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* Hidden Gems: Imaginations run wild in Museum of Natural History – and its lesser-known Museum Collections
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* Voakes to step down as dean of Boulder's SJMC
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Hidden Gems: Showcasing special places and people on the CU campuses.
To suggest a subject for this feature, please send e-mail to Jay.Dedrick@cu.edu.

Imaginations run wild in Museum of Natural History – and its lesser-known Museum Collections

By Jay Dedrick


Museum of Natural History Photo
The top part of the skull of a brontothere, a 9-foot tall creature, lurks inside a cabinet of the vertebrate paleontology collection.

Parts of it are a vampire's walk-in closet, drawers lined with bats and bugs. Elsewhere, it's Mother Nature's library, shelves of oversized books stuffed with aromatic samples of pine needles and native grasses. A spare parts shop for dinosaurs has its footprint in a basement.

Naturally, the imagination runs wild at the Museum Collections at the University of Colorado at Boulder, the places where natural and historical objects are cataloged exhaustively for research. Many of the items move in and out of displays at the University of Colorado Museum of Natural History, which is reopening this weekend after months of renovation and repair. But many stay in their steel condos, painstakingly organized in drawers, cabinets and shelves to provide resources for scientific exploration.

Museum of Natural History Photo
Collection Manager Talia Karim with a drawer of amber fossils in the invertebrate paleontology collection.

In the collection of vertebrate paleontology, you won't find any giant dinosaurs – those go to the Denver Museum of Nature and Science. But there are 8,000 specimens of history's creatures, including some fish that are 500 million years old. Collection Manager Toni Culver keeps an eye on them all. Nearby, Talia Karim, her counterpart for invertebrate paleontology, keeps rare samples of amber under lock and key, and checks on yard-long squids that swam in the shallow oceans of Colorado and Kansas when dinosaurs roamed here.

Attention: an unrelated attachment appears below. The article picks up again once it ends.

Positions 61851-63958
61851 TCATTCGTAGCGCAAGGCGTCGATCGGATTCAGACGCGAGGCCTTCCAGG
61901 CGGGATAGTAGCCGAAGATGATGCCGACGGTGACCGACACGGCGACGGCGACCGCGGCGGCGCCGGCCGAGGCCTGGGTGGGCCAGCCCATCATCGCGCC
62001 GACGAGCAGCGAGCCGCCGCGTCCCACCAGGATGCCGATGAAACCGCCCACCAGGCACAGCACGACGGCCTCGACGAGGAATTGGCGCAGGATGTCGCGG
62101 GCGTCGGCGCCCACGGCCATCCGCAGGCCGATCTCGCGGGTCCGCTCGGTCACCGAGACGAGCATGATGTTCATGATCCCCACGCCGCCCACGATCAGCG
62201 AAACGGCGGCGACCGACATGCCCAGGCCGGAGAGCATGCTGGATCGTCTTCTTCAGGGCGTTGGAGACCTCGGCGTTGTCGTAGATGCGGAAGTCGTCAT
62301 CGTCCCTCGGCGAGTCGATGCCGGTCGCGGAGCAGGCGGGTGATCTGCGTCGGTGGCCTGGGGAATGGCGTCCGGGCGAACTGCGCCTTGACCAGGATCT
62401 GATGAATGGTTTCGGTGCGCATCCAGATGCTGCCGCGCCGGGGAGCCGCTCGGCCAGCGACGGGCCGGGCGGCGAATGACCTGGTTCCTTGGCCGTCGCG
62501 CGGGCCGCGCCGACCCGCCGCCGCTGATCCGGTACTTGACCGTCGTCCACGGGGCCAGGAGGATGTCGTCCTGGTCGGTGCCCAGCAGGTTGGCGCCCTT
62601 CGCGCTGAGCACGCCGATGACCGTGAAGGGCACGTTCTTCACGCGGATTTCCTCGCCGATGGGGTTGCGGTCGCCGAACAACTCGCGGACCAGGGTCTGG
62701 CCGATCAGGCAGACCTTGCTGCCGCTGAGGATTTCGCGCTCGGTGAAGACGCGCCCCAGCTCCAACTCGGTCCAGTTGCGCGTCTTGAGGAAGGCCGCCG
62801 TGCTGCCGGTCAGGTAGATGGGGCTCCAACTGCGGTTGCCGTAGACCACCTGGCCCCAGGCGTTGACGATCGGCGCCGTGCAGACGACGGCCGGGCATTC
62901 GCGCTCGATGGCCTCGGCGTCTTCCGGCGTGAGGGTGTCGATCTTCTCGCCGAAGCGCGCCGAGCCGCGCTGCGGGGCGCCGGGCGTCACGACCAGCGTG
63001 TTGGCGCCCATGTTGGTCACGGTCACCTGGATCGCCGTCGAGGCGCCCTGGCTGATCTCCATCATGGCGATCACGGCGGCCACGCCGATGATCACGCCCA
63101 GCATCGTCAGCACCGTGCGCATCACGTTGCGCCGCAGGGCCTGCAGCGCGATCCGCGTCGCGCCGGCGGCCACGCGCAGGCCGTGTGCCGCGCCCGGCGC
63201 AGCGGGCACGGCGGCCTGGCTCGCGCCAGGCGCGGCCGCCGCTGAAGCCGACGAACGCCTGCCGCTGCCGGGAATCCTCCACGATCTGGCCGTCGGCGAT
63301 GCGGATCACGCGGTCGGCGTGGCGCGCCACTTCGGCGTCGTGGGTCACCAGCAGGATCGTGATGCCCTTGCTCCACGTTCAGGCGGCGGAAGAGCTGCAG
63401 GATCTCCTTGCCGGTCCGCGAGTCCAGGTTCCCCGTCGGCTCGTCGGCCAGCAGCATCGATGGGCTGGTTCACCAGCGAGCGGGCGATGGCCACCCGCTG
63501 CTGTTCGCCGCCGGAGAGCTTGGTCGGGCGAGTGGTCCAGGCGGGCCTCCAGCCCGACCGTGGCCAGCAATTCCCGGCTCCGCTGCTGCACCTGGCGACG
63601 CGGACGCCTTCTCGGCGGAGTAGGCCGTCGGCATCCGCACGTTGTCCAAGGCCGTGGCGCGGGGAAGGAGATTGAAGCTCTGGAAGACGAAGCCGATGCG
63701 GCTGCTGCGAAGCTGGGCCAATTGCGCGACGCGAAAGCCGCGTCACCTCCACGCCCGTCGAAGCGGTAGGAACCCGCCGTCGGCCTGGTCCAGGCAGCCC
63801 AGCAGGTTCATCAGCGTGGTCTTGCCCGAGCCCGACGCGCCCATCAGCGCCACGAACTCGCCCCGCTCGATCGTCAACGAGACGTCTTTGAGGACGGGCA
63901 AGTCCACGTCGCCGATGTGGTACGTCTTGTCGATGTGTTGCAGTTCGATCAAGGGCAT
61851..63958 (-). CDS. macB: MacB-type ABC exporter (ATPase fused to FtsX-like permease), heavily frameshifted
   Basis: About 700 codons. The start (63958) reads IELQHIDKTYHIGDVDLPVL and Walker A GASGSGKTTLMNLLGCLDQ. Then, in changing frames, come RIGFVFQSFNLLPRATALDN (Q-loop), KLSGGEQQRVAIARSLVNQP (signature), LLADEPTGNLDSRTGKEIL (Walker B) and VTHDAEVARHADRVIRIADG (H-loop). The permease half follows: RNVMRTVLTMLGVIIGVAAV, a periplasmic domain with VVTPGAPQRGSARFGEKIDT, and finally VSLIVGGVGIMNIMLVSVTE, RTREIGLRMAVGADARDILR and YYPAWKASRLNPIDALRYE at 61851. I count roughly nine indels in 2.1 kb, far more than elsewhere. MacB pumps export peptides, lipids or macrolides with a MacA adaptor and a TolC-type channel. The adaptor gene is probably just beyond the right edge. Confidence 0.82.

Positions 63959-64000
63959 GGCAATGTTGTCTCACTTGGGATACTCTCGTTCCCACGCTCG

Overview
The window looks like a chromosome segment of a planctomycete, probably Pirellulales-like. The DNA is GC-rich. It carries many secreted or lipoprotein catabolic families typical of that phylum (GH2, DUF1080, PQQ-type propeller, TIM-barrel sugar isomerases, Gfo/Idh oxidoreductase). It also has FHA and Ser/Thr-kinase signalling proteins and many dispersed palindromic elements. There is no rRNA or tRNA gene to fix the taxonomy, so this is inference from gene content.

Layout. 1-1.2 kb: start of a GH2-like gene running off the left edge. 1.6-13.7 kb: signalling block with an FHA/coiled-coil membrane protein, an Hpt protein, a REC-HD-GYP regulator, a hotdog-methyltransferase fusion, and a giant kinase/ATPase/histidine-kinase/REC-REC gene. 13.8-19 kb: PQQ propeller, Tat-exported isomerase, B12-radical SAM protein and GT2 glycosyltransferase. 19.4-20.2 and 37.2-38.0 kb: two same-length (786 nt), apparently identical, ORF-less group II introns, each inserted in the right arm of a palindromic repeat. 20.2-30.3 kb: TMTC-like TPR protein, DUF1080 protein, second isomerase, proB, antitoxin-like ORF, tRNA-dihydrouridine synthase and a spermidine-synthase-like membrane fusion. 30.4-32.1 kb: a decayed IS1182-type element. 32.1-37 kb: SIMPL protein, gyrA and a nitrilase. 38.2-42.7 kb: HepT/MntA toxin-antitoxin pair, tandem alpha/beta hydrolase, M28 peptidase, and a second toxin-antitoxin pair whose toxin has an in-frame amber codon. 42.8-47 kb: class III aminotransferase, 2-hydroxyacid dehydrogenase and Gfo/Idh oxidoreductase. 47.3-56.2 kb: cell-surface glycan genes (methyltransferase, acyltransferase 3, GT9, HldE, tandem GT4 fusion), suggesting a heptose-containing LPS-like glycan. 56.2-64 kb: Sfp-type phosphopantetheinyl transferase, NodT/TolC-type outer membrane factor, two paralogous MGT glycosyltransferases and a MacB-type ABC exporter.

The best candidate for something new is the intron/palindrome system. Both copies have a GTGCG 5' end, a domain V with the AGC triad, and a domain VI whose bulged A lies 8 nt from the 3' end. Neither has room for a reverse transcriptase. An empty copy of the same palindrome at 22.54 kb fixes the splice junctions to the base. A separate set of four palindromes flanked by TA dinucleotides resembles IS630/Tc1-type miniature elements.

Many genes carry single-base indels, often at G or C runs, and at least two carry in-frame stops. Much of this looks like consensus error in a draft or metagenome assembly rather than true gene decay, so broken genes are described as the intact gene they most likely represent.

Elsewhere in the Museum Collections building, Virginia Scott, collection manager for entomology, calls herself a bee person. She's in the right place, with 100,000 examples to keep her company. She figures she can find a few to provide to an upcoming exhibit on bees and grasshoppers at the museum. Some of the collection's 600,000 insects date back to 1877.

The invertebrate zoology collection managed by Gene Hall boasts nearly 1 million specimens – corals, sponges and one of the top university-housed collections of mollusks. Mariko Kageyama, collection manager of vertebrate zoology, gets to be friends with bats and snakes – perfectly captivating for children's workshops.

Objects in one of the collections are so small, they can only be seen with a microscope. Josh Stepanek, a graduate research assistant, shows visitors slides of diatoms, living algae that provide insight into water quality studies. Patrick Kociolek, director of the Museum of Natural History, is an internationally known expert on diatoms.

Museum of Natural History Photo
UCM06178 University of Colorado Museum of Natural History
This flicker feather headdress is among the highlights in the anthropology collection.

Not all the collections are housed in the Museum Collections building. Nan Lederer, a collection manager at the herbarium in the Clare Small Building, tends to a half-million plant specimens which, once dried and pressed, can remain preserved for centuries. Some grasses here were collected before AD 700. Spearmint samples still give off a sweet smell.
"You never know what someone might want to do with it, but it's here if they need it," Lederer said.

In the Henderson Building where the museum is based, Christie Cain, anthropology collection manager, keeps tabs on 1.5 million objects, ranging from the sublime (a 1,000-year-old flicker feather headdress with ermine trim) to the ridiculous (a "mermaid" skeleton, the type commissioned by P.T. Barnum, that's likely built of parts of a monkey and a fish). Only a very small percentage of the collection is ever on display in the museum.

As for the museum, admission is free seven days a week. Students love the Bio Lounge, a study area that includes rotating museum displays. Coffee and tea are free during the day, too. A permanent anthropology hall sits on the other side of the basement.

Upstairs, the paleontology hall shows off dinosaurs and other fossils; another gallery will house a variety of displays: those aforementioned bees and grasshoppers, plus snakes and exhibits on nature-based poetry and biomimicry (design that's based on nature).

"We're trying to overcome our anonymity on campus," said Kory T. Katsimpalis, who handles visitor services and coordinates the museum's blog. For details on the museum's reopening and other events, click here.



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